I've resigned myself to the fact that I'll have to sand the whole thing smooth, and forget about panel lines alltogether. Not necessarily bad, in this scale it actually looks quite good, but it ticks me off. Once I've dealt with the fuselage, I'll have to do some serious hacking on the backseaters console, which is too narrow to span the width of the cockpit. Just for the heck of it, I've also assembled the rocket pods, which will go into the spares bin all ready to go. No idea where they're supposed to go, but who cares.
Over the past year, this kit has seen a minimal, but steady amount of attention, and is now approaching the point where the paintshop will come into view. Generally, fit was only so-so, in the case of the airbrake below the fuselage so bad that I preferred to leave the part out completely, and stuff the hole with filler. The canopy also had little interest in fitting nicely to the fuselage, which meant some scary activity with Valejo filler and a file. The rest of the main parts took the anticipated amounts of filling and sanding, but nothing excessive. I've just given the kit it's pre-primer bath, and will probably prime it next weekend, presumably followed by some further corrections once the primer has pointed out the imperfections.
Surface finish turned out to be quite nice, so I moved directly to airbrushing on the dark blue. I gambled this would provide a proper background for the silver underside instead of bothering with a black base, a decision which by now has turned out to be correct. The blue paint wasn't overly interested in covering the primer, which was surprising, but some spot painting and a second coat convinced it. I'm now in the process of painting the undercarriage prior to starting work on the decals. This implies I'm getting really nervous just about now, because in this case, the decals will make or break the kit, and I'm expecting a serious fight from some of them.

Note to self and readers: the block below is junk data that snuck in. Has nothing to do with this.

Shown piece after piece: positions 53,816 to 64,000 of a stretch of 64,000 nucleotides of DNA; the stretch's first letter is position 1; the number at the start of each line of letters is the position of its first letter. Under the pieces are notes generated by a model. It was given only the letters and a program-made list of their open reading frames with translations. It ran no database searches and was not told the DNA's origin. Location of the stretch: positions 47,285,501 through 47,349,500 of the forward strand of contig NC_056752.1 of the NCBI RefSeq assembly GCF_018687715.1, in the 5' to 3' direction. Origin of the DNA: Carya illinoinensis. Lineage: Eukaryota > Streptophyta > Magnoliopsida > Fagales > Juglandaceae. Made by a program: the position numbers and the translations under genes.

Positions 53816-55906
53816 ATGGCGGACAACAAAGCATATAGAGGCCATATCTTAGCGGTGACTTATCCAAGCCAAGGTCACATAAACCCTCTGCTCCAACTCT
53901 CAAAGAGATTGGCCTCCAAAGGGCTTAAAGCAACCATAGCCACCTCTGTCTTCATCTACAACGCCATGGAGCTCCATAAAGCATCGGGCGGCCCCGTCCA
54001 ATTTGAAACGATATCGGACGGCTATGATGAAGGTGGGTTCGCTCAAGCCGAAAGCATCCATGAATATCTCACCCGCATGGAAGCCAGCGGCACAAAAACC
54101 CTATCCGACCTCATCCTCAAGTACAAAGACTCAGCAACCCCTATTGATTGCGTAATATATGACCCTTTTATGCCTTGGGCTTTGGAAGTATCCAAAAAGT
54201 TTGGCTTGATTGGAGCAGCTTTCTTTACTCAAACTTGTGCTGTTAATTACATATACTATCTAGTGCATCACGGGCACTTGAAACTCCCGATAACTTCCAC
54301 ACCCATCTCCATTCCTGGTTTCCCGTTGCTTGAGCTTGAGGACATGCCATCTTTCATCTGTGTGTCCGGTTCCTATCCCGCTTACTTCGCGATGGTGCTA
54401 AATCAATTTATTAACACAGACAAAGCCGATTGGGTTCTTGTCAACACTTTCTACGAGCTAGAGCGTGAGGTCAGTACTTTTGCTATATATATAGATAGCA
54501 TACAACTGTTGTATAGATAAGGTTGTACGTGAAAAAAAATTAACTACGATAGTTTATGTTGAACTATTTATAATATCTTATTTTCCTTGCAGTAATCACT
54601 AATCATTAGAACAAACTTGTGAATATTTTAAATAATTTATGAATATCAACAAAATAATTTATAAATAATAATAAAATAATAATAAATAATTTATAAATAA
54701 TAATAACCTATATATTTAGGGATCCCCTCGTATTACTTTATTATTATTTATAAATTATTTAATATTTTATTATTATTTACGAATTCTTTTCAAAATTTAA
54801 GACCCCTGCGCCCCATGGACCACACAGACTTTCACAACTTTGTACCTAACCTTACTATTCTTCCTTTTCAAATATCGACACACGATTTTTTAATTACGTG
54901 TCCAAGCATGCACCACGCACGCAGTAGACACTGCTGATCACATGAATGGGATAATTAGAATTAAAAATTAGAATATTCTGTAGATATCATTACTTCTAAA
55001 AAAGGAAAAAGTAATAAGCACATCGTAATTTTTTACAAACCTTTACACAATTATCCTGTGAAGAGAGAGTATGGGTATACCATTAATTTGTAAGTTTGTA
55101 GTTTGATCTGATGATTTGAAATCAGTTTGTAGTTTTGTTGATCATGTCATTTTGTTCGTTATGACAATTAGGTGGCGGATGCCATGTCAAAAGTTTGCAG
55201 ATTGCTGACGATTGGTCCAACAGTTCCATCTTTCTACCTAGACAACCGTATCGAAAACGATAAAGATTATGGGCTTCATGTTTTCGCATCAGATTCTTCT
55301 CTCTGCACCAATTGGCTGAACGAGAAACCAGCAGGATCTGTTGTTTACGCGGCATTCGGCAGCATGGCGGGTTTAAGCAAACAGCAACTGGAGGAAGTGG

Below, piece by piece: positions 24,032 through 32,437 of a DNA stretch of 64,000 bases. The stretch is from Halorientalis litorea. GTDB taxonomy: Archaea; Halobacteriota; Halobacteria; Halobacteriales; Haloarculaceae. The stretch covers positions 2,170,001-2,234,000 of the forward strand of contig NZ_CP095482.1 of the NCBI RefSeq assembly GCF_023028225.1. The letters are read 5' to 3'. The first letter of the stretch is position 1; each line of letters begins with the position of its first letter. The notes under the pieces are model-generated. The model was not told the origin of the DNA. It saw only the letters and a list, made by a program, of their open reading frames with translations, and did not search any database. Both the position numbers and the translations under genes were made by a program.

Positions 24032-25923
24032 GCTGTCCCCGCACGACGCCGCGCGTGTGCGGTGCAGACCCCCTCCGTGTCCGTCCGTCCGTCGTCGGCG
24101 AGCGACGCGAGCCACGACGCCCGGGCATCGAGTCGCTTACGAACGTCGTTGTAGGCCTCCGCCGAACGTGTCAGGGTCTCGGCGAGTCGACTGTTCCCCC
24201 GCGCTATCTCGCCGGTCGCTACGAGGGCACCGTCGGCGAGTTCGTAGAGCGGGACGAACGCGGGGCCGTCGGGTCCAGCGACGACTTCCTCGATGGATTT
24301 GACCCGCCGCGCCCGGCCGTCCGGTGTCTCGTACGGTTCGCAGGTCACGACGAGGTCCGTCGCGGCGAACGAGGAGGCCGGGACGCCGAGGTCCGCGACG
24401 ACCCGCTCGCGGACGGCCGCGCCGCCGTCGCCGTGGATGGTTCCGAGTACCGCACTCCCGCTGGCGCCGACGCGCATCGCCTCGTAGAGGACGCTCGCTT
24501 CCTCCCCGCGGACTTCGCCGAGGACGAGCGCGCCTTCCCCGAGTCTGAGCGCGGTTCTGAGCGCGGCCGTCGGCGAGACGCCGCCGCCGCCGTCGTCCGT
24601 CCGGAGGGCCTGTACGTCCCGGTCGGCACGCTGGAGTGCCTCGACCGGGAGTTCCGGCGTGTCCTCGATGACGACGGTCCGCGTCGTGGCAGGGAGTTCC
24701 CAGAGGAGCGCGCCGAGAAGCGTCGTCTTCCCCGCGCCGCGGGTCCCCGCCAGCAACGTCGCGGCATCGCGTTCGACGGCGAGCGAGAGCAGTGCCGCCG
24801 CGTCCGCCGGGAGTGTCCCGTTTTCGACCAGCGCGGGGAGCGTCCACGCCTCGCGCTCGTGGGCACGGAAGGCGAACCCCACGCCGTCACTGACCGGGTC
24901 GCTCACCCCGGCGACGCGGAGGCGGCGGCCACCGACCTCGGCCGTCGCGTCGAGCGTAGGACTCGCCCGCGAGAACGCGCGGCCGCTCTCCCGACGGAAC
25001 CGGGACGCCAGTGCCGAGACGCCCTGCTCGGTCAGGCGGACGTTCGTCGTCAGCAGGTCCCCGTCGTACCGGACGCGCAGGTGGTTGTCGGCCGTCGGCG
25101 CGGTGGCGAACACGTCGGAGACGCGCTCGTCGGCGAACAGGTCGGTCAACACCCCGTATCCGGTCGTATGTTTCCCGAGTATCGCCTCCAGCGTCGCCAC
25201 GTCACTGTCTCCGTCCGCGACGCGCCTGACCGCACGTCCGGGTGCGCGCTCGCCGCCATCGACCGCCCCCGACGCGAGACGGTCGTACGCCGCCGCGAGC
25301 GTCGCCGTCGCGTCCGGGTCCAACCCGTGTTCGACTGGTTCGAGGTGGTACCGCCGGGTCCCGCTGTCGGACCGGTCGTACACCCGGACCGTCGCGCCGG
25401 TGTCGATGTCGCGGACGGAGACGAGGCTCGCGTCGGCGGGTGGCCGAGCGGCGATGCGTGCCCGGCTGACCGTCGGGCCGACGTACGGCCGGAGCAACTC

Decal fit has been nasty, as I feared. The decals covering the wings are too big, extending well past the edges, while those on the horizontal stabilisers are too narrow, leaving a gap between the decal and the fuselage. These things really shouldn't happen; the size of the various parts is constant, and some test fitting before sending it all off to the printers could have prevented this. The white isn't opaque enough, making patching hard, another unneccesary problem. So far the wing bottoms take the price for shoddy fit though. The spot where the wing and the air intake meet is tricky, of course, and was split into two decals. Refer to the picture above for the "excellent" fit of the decal intended to cover the gap. I ended up sacrificing a bit of decal from the Sabre from the same set in order to get some extra white, in the expectation that at least it would have the same opaqueness level as those from the MB339. Predictably, they were better, which isn't good in this case, but due to the location of the patch, I think I'll get away with it.
Somehow, this kit just kept dragging on, but in the end, I think I managed to do a reasonable job of it. Completely in line with the build process, I then ended up forgetting to take proper pictures of it. Should have been easily remedied, if not for the fact that the model ended up in a different collection here. Fortunately, someone else took a good shot at the meeting of the local IPMS chapter..